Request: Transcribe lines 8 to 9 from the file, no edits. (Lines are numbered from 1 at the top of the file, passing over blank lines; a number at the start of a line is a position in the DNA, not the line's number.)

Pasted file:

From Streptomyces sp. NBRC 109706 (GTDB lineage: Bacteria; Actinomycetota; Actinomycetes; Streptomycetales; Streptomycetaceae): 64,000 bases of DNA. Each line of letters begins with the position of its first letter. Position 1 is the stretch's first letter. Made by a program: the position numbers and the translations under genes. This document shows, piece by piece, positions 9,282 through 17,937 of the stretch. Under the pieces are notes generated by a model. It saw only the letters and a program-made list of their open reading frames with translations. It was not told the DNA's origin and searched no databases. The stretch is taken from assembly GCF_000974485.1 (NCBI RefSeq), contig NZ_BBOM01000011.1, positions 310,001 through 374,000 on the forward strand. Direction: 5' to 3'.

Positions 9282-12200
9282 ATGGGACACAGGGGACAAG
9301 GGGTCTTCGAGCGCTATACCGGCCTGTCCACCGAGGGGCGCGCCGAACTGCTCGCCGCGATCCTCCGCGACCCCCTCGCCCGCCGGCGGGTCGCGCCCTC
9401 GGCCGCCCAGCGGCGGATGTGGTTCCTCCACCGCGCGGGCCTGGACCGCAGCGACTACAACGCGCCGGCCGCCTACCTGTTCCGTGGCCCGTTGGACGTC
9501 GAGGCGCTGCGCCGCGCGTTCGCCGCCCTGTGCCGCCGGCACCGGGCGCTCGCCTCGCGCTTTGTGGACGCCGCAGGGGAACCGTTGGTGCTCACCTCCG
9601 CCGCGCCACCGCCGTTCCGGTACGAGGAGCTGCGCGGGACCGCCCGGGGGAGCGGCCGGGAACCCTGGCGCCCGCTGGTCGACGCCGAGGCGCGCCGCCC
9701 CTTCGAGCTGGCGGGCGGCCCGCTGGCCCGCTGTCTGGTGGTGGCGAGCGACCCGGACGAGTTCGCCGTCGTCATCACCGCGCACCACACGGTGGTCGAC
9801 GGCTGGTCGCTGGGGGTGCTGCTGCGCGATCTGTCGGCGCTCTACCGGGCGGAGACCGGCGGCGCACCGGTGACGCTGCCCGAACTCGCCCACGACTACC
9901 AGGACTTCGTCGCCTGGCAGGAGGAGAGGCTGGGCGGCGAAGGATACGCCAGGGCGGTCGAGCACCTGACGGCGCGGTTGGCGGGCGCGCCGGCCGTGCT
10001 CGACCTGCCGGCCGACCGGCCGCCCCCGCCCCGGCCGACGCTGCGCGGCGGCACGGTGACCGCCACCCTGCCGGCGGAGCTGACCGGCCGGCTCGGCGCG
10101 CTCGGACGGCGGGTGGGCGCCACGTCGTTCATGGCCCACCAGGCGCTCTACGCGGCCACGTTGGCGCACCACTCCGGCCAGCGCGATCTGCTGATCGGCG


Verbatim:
9701 CTTCGAGCTGGCGGGCGGCCCGCTGGCCCGCTGTCTGGTGGTGGCGAGCGACCCGGACGAGTTCGCCGTCGTCATCACCGCGCACCACACGGTGGTCGAC
9801 GGCTGGTCGCTGGGGGTGCTGCTGCGCGATCTGTCGGCGCTCTACCGGGCGGAGACCGGCGGCGCACCGGTGACGCTGCCCGAACTCGCCCACGACTACC